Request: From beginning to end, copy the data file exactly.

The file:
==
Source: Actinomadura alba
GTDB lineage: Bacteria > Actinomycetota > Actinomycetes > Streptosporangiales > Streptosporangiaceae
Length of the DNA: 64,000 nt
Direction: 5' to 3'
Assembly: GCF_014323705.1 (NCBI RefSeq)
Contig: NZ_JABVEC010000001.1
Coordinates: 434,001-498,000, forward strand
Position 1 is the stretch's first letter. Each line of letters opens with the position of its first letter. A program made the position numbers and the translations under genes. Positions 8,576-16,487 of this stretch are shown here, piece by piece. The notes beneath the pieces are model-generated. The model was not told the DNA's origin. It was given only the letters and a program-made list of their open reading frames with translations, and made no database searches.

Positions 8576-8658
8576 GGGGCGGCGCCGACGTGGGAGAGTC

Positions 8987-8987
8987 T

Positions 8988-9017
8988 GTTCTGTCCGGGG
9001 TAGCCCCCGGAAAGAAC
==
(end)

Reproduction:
Source: Actinomadura alba
GTDB lineage: Bacteria > Actinomycetota > Actinomycetes > Streptosporangiales > Streptosporangiaceae
Length of the DNA: 64,000 nt
Direction: 5' to 3'
Assembly: GCF_014323705.1 (NCBI RefSeq)
Contig: NZ_JABVEC010000001.1
Coordinates: 434,001-498,000, forward strand
Position 1 is the stretch's first letter. Each line of letters opens with the position of its first letter. A program made the position numbers and the translations under genes. Positions 8,576-16,487 of this stretch are shown here, piece by piece. The notes beneath the pieces are model-generated. The model was not told the DNA's origin. It was given only the letters and a program-made list of their open reading frames with translations, and made no database searches.

Positions 8576-8658
8576 GGGGCGGCGCCGACGTGGGAGAGTC

Positions 8987-8987
8987 T

Positions 8988-9017
8988 GTTCTGTCCGGGG
9001 TAGCCCCCGGAAAGAAC